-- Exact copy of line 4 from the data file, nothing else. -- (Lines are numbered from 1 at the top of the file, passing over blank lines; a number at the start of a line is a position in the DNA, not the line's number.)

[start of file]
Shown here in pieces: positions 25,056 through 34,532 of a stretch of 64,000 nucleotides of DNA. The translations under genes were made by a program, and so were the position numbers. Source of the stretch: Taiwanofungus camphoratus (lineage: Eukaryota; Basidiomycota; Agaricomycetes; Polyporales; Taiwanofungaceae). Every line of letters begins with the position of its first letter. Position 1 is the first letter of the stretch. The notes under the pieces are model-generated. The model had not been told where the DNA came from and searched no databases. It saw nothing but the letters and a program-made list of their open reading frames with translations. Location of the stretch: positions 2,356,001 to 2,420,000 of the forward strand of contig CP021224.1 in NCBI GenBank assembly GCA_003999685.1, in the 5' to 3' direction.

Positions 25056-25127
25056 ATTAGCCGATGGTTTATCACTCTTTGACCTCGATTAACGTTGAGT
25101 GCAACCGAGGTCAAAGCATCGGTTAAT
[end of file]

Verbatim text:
25101 GCAACCGAGGTCAAAGCATCGGTTAAT